The principle that the “polluter should pay” has been one of the guidelines of EC environmental policy for decades. Nonetheless, a number of problems continue to stand in the way of its effective application. Most importantly, the principle itself does not define who the polluter is, what pollution is or to what extent the polluter needs to pay. This article is an assessment of the role the European Court of Justice (ECJ) has played in answering these questions. It is argued that the Court has adopted an extensive interpretation of the principle, especially in the recent Erika judgment. In that sense, the ECJ has certainly contributed to a more effective and enforceable polluter-pays principle in the EC legal order. However, the impact of the ECJ’s interpretation is of course limited by the boundaries set by EC legislation. Policies are needed to move towards a European Union in which the polluter actually does pay. Judgments can only serve to buttress and clarify such legislation.
This article provides a comprehensive analysis of the three main cases in which the ECJ has been called upon to interpret the polluter-pays principle (Standley, Van de Walle and Erika). The focal point is the Erika judgment, as this is both the most recent and most far-reaching. In all three judgments, the Court emphasizes that any application of the principle has to be proportional. Polluters cannot be asked to pay for pollution damage beyond their contribution to the creation of that pollution. The Court has not shied away from defining “pollution” in a broad sense in both Van de Walle and Erika. Establishing who the “polluter” is, however, has proven far more difficult. Of particular interest is whether the producer of the product might be held liable in the case of the accidental creation of pollution, such as an environmental disaster. In the Erika case, the Court very significantly introduces a risk liability standard; product producers might be deemed “polluters” solely on the basis of their contribution to the risk of pollution. This is a significant development from Van de Walle, in which the Court considered a direct causal link or negligent behaviour necessary for product producer liability. In addition, Erika underlines that Member States cannot limit the scope of the polluter-pays principle in EC secondary legislation, even if this leads to a contradiction with a Member State’s international obligations such as the International Oil Pollution Compensation regime.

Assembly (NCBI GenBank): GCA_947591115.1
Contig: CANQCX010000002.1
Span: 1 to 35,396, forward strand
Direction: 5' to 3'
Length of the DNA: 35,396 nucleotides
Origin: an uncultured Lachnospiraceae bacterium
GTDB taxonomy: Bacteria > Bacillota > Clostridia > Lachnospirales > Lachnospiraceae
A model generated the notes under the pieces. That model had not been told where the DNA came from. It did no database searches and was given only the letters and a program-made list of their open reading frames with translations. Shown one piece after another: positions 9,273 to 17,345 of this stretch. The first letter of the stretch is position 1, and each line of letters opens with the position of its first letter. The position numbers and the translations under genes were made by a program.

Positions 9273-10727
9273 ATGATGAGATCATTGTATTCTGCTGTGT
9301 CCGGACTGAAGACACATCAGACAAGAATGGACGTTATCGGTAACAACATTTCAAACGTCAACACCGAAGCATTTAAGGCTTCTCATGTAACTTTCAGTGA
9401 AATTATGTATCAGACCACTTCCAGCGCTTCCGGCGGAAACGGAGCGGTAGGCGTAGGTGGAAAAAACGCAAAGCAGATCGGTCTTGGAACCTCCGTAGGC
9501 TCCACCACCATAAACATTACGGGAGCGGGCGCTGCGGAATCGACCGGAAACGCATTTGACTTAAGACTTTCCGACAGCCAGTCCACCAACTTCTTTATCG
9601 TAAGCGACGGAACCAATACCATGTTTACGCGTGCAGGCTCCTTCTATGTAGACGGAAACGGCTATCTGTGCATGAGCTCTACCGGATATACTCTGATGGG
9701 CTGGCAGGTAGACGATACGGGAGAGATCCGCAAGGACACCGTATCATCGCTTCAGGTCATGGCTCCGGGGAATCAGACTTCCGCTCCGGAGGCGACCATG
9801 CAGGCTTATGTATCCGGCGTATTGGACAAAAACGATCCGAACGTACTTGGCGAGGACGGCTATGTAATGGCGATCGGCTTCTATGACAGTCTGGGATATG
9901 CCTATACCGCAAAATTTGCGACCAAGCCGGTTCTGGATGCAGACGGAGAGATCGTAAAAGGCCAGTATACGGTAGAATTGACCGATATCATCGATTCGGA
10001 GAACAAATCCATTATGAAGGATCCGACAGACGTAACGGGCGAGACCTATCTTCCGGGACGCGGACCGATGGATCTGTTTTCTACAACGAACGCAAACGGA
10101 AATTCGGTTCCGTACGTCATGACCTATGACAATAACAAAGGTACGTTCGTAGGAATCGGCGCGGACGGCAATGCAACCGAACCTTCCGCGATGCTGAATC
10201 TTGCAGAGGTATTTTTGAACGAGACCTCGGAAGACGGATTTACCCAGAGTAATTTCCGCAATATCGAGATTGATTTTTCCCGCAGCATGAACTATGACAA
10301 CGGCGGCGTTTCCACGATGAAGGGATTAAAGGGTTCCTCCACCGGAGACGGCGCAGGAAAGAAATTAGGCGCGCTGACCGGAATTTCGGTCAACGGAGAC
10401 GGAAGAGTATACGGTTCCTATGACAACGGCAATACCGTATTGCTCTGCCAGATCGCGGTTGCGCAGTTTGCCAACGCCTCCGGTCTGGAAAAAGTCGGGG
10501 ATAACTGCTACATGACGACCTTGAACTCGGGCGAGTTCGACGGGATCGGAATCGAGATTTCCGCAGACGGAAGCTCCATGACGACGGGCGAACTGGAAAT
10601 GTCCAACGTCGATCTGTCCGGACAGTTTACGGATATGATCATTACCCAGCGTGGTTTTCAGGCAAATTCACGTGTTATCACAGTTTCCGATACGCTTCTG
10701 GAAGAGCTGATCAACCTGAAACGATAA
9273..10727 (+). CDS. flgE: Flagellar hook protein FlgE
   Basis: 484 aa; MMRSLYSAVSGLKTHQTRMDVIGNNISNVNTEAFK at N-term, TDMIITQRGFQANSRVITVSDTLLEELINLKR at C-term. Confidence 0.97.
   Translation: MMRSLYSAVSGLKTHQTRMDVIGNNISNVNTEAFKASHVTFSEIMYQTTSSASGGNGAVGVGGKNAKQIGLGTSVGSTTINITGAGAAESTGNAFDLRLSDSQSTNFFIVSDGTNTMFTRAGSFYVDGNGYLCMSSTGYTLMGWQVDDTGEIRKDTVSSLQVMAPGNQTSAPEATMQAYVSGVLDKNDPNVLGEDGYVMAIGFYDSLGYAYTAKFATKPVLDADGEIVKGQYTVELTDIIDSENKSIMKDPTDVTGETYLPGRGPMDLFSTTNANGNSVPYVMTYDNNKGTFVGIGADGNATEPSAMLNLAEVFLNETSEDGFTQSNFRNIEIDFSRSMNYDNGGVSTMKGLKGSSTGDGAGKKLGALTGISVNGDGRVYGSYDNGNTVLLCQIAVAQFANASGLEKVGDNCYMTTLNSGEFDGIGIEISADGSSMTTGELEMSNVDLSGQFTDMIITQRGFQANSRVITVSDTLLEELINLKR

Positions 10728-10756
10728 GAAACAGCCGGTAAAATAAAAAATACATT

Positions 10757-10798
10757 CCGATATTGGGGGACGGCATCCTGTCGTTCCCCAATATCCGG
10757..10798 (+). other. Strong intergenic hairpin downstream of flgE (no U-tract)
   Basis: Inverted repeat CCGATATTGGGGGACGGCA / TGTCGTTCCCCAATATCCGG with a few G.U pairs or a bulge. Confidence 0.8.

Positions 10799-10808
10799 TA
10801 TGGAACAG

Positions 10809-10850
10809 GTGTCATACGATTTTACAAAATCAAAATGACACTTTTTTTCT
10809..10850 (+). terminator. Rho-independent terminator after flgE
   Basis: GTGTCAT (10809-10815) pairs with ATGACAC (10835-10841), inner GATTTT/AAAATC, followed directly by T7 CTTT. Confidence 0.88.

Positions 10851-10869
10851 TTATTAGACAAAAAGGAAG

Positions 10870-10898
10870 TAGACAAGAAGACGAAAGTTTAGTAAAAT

In short, the Erika judgment builds on Standley and Van de Walle but adds significant impetus to the polluter-pays principle at the EC level. However, the risk liability standard it establishes will be difficult to apply and it remains to be seen how the legislator will react to the Court’s extensive interpretation.European Energy and Environmental Law Review